C++ Newbie - Derived Class Issue

This is a discussion on C++ Newbie - Derived Class Issue within the C++ Programming forums, part of the General Programming Boards category; I'm doing an assignment for a C++ class and I'm having some serious issues understanding the topic. The assignment was ...

  1. #1
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    C++ Newbie - Derived Class Issue

    I'm doing an assignment for a C++ class and I'm having some serious issues understanding the topic. The assignment was to make a class called Employee..then make a class called Payroll that is derived from Employee. I think I am doing something wrong with my syntax but I can't figure out what it is. I have the employee class working.....but when I try to do anything with the derived class it gives a compile error. What am I doing wrong?

    I know that the employee class is working and it doesn't seem to matter what I put into the payroll class (constructor or otherwise...it all gives the same error).

    Here are my class declarations...

    Thanks in advance!

    Phil

    p.s. The error I'm getting says "Unresolved External Symbol"
    -------------------

    Code:
    class Employee{
    
    protected:
    char name[50];
    char ssn[11];
    char empId[5];
    char hireDate[10];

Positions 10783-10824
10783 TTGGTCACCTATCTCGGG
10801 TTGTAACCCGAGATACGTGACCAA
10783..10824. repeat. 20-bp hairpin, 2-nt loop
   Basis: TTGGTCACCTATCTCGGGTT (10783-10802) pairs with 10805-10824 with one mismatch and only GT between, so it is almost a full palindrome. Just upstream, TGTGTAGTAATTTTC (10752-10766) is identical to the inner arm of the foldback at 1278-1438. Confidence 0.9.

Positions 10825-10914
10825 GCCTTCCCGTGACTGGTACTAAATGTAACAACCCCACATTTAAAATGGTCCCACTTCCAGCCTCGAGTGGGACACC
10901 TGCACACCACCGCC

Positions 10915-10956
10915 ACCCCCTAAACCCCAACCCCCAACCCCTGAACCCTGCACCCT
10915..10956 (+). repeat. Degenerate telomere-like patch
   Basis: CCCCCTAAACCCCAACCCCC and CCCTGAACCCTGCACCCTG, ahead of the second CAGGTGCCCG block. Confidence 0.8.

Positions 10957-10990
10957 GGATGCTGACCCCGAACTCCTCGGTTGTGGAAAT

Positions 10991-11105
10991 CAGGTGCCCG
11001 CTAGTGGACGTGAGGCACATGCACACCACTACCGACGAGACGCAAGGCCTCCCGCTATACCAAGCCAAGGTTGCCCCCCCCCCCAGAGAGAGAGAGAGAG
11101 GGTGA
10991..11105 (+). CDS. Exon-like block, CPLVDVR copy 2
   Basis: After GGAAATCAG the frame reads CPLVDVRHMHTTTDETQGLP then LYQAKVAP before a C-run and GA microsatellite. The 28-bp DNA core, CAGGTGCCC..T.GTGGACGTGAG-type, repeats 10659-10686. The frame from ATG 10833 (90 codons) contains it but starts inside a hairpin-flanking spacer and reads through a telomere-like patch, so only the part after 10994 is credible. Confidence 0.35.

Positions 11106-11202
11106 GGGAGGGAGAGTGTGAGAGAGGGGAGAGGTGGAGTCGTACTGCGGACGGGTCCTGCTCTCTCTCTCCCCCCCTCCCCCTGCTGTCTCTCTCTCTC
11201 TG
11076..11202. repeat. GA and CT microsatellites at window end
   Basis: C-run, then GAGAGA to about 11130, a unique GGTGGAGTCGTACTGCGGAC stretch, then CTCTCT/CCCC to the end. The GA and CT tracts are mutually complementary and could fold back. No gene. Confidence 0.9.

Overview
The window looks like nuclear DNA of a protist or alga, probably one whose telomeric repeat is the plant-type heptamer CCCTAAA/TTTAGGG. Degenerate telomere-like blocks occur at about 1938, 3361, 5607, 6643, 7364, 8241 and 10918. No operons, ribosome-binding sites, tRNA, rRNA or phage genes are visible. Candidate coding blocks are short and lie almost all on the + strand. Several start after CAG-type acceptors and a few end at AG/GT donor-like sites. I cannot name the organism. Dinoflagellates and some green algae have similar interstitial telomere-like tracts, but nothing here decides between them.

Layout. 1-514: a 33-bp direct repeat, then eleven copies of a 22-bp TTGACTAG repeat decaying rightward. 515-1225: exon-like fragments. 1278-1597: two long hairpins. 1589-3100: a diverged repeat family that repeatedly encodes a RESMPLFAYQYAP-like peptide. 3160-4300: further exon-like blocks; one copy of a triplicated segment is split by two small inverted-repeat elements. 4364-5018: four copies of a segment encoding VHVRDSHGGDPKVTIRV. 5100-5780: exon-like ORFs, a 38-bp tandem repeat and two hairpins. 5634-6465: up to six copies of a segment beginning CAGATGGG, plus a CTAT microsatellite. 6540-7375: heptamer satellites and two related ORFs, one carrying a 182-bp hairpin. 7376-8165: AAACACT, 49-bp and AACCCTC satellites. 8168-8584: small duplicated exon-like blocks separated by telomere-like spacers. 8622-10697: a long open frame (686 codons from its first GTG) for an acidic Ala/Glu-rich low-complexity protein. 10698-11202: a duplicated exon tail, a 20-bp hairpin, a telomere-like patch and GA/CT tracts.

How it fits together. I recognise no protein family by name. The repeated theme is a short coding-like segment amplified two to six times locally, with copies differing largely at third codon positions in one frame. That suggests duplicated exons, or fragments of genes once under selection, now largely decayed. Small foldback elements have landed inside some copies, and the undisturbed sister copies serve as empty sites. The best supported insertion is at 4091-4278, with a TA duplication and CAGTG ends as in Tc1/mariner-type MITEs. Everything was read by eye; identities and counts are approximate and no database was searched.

public:
    Employee();
    Employee(char social[], char EmpId[], char HireDate[], char Name[]){
    setSocial(social);
    setEmpId(EmpId);
    setHireDate(HireDate);
    setName(Name);
    }
    bool setSocial(char[]);
    void printSocial();
    bool setEmpId(char[]);
    void printEmpId();
    bool setHireDate(char[]);
    void printHireDate();
    bool setName(char[]);
    void printName();
    };
    
    class Payrollublic Employee{
    
    protected:
    float payRate;
    float overtimeRate;
    int hoursworked;
    
    public:
    Payroll(float rate,float overtime,int hours){
    setPayRate(rate);
    setovertime(overtime);
    sethours(hours);
    }
    
    bool setPayRate(float);
    bool setovertime(float);
    bool sethours(int);
    
    };

  2. #2
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    Post the full error. It tells you which symbol is unresolved. It generally means that you didn't implement one of the functions you declared in the class. It could also mean that your source file wasn't compiled and linked in the project/makefile. Sometimes the error occurs when you forget to prefix the function definition with the class name.